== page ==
Good Morning. This is Dave Zinn with the Gallatin National Forest Avalanche Forecast on Tuesday, December 15th at 7:15 a.m. This forecast is sponsored by Gallatin County Search and Rescue and the Community Food Co-op. This forecast does not apply to operating ski areas.
*Note: Bridger Bowl Ski Area will open Thursday, December 17th. Bridger will be closed to uphill travel starting Wednesday at 1 a.m. and will remain closed to uphill travel 24/7 until the end of the season. There is no avalanche control or ski patrol services today. Backcountry conditions exist. Workers are setting up for the season and making snow. Please stay clear of work areas, snow guns, chairlifts, and other equipment.
The mountains around Big Sky and West Yellowstone received 2-3” of new snow in the last 24 hours while the Bridger Range and the mountains around Cooke City remained dry. Winds are 5 to 15 MPH from the southwest to northwest and temperatures are in the high single digits to mid-teens F. Temperatures will rise to the high teens to low 20s F with 10 to 15 MPH winds from the southwest today that will increase this evening. The mountains around West Yellowstone will have 2-4” by morning with the rest of the advisory area receiving a trace to 2”.
Snow tapered off yesterday in the mountains around Bozeman, Big Sky, and West Yellowstone with snow totals ranging from 5 to 8” equal to 0.3-0.4” snow water equivalent (SWE) since Friday. Yesterday, moderate west winds in the Bridger Range created small drifts near ridgelines (photo). Light winds in the rest of our area did not move much snow. These ranges have a weak foundation that will avalanche when loaded with a slab of new or wind drifted snow, but we are not there yet (Beehive video, Hyalite video, Saddle Peak video, Buck Ridge video, Lionhead video).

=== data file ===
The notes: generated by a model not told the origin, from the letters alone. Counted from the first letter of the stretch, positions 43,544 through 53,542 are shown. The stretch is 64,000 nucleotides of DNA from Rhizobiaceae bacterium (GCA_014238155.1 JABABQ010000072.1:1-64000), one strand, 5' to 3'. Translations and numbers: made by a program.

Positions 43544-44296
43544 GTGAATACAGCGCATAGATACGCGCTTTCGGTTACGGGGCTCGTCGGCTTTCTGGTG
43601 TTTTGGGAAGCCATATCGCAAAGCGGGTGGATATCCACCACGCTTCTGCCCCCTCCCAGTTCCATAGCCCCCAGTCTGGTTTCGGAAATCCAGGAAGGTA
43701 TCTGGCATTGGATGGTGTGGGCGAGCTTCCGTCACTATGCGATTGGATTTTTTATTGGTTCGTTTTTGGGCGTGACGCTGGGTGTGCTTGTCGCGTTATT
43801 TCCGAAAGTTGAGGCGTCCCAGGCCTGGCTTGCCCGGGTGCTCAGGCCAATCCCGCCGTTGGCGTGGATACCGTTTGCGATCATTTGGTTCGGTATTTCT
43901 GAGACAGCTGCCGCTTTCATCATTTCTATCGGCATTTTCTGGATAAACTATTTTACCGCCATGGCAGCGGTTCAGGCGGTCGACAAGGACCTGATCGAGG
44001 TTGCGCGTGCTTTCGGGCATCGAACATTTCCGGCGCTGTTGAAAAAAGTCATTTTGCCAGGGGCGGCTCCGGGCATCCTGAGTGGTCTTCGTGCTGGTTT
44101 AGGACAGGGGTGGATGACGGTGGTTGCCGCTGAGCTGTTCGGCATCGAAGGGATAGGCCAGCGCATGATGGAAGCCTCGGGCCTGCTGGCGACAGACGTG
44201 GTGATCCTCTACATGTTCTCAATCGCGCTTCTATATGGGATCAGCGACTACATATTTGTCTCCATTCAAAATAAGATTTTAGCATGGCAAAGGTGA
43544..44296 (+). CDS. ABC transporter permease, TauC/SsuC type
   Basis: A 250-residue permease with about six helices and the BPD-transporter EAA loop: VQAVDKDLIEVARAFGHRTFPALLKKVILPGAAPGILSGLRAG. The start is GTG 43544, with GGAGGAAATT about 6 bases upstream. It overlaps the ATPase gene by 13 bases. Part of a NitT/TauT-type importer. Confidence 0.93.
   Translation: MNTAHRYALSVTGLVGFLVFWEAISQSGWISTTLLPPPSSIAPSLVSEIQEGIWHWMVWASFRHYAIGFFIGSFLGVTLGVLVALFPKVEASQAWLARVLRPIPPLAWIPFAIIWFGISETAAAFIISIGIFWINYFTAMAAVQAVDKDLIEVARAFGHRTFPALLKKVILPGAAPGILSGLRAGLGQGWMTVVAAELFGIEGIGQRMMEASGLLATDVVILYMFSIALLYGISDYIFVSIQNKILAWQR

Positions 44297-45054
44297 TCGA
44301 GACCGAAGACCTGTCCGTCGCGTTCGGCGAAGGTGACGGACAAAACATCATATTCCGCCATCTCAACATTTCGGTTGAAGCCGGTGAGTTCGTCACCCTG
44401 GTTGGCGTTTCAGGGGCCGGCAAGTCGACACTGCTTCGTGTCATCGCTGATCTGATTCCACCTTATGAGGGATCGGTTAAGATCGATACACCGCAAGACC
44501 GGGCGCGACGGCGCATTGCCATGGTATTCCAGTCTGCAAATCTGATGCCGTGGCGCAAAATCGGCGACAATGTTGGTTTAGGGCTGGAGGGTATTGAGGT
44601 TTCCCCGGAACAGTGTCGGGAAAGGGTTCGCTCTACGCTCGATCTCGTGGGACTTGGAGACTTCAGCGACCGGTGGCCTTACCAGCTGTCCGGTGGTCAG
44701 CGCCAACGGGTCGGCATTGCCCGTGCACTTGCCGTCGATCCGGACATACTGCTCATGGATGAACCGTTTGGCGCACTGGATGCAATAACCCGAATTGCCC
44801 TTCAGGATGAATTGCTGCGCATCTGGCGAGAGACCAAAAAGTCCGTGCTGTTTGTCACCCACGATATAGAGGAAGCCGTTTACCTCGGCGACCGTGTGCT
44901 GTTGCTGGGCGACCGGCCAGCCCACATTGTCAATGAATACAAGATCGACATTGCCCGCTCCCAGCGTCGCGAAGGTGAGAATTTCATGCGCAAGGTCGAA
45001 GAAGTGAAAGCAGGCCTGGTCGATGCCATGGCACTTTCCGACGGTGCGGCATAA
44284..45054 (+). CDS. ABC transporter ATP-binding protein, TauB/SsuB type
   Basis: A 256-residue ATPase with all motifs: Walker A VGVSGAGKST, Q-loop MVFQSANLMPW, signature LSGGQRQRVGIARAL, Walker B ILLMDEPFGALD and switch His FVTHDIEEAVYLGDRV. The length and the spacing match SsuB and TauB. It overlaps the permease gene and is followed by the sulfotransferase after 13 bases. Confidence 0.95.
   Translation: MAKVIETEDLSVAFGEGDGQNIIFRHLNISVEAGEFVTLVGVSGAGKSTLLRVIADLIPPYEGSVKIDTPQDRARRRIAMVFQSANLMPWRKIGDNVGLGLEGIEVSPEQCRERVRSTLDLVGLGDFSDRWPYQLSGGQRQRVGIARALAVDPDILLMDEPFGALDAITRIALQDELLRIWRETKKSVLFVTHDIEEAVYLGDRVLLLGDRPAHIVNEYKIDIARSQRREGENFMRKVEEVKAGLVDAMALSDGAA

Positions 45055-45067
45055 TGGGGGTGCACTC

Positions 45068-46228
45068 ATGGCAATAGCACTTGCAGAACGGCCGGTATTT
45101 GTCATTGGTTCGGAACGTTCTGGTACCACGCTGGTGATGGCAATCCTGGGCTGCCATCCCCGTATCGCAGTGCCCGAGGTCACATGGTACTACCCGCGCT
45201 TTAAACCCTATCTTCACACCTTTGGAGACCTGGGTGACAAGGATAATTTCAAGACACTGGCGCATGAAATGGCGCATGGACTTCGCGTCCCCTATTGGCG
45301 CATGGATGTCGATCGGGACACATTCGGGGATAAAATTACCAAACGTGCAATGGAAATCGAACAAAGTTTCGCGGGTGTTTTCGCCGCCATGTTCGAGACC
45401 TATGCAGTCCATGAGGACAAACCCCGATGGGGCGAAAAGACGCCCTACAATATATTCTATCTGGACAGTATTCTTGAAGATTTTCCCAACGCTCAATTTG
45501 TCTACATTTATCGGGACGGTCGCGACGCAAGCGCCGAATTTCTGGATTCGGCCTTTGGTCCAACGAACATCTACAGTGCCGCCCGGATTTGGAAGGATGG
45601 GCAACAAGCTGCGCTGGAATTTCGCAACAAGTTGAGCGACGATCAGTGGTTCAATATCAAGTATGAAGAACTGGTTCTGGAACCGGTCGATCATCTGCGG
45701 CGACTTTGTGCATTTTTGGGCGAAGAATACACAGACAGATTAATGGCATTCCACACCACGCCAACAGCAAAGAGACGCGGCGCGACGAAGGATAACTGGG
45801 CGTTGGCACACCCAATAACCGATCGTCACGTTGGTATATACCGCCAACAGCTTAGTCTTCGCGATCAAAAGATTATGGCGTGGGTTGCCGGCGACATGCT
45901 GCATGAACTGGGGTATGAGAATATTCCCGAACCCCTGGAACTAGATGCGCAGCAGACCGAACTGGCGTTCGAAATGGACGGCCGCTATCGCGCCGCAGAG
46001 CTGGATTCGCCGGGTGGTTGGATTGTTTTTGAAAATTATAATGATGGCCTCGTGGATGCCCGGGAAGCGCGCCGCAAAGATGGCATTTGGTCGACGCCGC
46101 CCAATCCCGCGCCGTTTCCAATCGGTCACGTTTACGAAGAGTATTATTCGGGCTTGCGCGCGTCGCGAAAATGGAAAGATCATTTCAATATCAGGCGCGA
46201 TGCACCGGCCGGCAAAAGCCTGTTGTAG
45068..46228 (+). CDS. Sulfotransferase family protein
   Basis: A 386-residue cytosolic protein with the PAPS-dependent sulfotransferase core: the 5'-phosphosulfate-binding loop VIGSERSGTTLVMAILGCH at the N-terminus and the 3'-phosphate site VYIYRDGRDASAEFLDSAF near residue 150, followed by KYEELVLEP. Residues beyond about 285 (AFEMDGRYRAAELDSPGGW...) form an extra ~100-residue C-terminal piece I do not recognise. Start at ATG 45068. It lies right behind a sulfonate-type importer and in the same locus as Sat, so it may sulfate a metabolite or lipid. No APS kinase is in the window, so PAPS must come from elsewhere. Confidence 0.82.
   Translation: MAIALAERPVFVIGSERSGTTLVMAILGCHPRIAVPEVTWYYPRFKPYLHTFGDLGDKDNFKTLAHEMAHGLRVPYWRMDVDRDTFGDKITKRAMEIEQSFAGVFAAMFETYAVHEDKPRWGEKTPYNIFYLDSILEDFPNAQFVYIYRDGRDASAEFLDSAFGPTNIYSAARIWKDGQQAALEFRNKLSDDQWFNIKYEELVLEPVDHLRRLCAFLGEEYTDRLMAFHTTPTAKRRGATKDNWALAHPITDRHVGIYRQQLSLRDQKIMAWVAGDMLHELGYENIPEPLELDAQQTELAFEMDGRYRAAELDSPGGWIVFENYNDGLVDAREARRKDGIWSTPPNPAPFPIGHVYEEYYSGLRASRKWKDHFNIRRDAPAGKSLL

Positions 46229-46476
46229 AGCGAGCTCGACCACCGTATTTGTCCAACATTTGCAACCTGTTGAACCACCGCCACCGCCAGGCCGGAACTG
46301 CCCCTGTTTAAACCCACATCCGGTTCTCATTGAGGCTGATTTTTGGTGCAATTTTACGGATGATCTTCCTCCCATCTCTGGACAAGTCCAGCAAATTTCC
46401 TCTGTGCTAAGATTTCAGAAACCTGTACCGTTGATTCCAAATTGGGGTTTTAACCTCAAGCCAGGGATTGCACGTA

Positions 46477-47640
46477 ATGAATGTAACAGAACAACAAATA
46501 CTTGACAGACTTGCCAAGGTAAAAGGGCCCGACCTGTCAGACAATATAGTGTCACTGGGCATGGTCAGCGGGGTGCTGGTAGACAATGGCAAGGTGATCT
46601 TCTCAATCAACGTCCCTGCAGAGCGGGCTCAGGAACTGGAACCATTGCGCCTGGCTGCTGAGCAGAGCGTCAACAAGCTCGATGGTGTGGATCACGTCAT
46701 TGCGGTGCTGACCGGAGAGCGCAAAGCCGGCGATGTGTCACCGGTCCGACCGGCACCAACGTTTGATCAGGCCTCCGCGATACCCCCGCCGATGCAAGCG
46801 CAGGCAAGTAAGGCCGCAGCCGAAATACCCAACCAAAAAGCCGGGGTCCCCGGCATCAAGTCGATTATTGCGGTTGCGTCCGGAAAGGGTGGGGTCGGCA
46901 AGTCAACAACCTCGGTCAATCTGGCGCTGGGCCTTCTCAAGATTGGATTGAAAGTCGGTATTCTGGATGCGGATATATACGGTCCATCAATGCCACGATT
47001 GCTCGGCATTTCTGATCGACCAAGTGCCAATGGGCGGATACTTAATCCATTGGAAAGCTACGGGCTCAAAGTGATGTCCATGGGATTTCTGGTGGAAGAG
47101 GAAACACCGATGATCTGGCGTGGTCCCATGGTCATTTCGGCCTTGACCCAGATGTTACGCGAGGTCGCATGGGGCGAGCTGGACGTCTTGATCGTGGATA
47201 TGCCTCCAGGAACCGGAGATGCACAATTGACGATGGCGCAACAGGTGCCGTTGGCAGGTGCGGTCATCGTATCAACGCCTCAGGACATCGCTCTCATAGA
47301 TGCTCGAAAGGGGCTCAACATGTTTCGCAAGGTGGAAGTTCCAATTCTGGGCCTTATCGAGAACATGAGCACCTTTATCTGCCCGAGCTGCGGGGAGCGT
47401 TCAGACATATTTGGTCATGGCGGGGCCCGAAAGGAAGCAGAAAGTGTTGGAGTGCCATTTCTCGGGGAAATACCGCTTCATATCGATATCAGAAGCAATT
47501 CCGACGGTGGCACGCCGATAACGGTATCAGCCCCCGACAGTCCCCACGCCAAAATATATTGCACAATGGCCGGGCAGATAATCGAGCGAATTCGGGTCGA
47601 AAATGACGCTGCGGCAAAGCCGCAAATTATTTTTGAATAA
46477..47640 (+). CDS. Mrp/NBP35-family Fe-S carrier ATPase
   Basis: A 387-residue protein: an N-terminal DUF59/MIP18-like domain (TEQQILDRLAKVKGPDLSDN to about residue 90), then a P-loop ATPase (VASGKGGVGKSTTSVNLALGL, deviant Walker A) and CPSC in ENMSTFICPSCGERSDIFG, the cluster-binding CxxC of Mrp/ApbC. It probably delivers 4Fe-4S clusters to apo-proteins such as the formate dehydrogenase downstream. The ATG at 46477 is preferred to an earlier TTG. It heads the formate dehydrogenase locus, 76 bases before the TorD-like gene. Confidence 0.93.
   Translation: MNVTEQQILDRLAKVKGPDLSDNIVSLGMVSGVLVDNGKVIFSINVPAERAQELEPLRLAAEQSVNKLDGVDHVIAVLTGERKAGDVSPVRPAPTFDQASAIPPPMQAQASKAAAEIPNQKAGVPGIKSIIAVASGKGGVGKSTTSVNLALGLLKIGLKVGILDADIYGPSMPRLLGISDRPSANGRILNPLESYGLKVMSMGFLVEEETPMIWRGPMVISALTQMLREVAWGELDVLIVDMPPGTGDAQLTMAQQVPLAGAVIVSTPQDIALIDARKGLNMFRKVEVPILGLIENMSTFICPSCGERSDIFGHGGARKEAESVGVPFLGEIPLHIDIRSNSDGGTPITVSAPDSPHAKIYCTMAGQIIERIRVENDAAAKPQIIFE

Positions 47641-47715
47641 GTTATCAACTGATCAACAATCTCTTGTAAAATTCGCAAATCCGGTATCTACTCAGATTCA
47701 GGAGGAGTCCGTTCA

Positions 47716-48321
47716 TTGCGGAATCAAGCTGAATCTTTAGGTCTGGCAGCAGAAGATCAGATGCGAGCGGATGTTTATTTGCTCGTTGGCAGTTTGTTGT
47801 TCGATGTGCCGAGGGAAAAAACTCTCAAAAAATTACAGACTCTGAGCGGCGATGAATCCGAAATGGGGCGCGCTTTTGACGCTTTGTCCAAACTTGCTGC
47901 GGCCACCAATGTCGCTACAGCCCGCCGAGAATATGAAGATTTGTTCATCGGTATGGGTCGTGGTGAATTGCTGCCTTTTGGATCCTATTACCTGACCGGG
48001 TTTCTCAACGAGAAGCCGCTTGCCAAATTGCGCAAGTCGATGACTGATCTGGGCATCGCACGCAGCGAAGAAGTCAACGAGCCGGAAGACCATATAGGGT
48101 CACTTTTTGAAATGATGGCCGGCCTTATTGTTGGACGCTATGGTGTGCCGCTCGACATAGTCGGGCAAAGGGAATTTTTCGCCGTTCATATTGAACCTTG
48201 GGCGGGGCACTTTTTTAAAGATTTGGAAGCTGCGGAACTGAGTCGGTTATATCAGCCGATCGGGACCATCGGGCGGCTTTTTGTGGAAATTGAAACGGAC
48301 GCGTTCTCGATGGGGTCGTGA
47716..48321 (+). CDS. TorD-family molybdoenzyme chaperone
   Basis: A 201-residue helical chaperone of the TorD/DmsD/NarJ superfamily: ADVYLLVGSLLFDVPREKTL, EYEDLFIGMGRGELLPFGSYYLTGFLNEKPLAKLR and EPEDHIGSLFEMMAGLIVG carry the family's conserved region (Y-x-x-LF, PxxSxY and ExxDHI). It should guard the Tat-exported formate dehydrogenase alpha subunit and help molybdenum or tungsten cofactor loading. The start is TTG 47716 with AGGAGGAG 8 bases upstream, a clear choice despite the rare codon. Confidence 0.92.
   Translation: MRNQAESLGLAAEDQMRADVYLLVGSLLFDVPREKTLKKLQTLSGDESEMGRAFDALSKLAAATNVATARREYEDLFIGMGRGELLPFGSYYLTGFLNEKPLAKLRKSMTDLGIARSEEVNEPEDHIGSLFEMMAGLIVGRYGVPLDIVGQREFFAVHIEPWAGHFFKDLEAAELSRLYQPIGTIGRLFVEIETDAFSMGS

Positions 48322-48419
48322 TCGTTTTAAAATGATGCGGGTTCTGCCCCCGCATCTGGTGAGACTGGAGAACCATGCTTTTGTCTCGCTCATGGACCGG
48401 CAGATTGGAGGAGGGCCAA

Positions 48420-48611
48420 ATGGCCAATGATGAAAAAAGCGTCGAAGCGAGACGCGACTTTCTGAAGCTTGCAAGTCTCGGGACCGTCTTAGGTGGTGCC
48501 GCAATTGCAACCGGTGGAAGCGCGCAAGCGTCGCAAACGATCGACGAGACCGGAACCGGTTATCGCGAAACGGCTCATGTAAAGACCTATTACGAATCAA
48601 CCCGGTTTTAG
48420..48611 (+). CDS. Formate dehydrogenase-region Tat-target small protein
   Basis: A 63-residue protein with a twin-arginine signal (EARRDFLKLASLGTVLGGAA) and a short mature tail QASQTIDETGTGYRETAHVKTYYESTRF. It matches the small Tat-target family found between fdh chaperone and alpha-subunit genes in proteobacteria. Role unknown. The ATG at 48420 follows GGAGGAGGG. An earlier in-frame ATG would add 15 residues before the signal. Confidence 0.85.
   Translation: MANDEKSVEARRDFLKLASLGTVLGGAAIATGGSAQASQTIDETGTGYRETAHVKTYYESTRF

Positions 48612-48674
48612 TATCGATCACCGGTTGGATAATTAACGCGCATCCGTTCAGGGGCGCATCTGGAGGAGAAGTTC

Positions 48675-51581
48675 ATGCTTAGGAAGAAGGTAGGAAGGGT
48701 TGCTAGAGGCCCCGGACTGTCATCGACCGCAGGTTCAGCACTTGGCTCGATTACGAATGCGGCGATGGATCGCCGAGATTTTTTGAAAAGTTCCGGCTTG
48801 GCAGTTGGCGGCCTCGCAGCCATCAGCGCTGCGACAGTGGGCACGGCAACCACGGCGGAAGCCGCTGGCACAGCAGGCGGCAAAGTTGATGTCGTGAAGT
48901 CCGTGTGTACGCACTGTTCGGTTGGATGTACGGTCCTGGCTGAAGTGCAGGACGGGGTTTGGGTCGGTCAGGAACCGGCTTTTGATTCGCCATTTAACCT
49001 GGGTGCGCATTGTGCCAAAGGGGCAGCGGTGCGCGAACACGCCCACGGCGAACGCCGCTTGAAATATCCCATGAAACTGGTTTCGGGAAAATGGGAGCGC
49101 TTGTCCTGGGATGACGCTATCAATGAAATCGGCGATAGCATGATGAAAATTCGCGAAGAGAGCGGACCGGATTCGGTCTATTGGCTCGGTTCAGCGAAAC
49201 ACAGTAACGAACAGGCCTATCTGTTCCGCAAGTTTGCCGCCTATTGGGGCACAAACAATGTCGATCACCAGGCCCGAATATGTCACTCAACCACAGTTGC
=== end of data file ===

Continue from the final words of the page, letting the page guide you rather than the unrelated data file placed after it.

Instabilities today will be limited to loose snow avalanches in steep, rocky terrain like those I observed in Hyalite (photo) and Beehive (photo) in the last two days and isolated drifts of snow. These small avalanches could have outsized consequences if they push a skier or rider into obstacles such as trees or off cliffs. They are occasionally entraining the weak, faceted snow near the ground and gaining volume (photo).
Be obsessed about the consequences of small avalanches and carefully assess the snowpack looking for isolated instabilities before entering avalanche terrain. Today, avalanches are unlikely and the danger is LOW.
The snowpack around Cooke City is stronger and deeper than the rest of our advisory area and it is supporting the 4” of new snow (0.3” SWE) from this weekend. While the snowpack is generally strong, skiers and riders have found slopes with weak layers of surface hoar and sugary facets (video, photo). Dig down to assess the snowpack to look for these instabilities. Learn how and what to look for in Doug and Bruce Jamieson’s recent ECT video. Instability today is limited to isolated drifts of snow and small, loose snow avalanches in steep, technical terrain that can knock a rider or skier off their sled or feet.
Upcoming Avalanche Education and Events
See our education calendar for an up to date list of all local classes. Here are a few select upcoming events and opportunities to check out:
Every Saturday in Cooke City, FREE snowpack update and rescue practice at the Round Lake Warming Hut between 10 a.m. and 3 p.m. Starts this Saturday, November 28. Poster with More Info.
Wednesday, December 16, 6-7 p.m., FREE online 1-hr Avalanche Awareness sponsored by Uphill Pursuits.
Monday, December 21, 6-7 p.m., FREE online 1-hr Avalanche Awareness sponsored by Mystery Ranch. Join HERE.
January 20 & 21 (plus field sessions the following weekends), Avalanche Fundamentals with Field Course. There are separate field sessions tailored for both skiers and splitboarders (Bridger Bowl) and snowmobilers (Buck Ridge). Register here.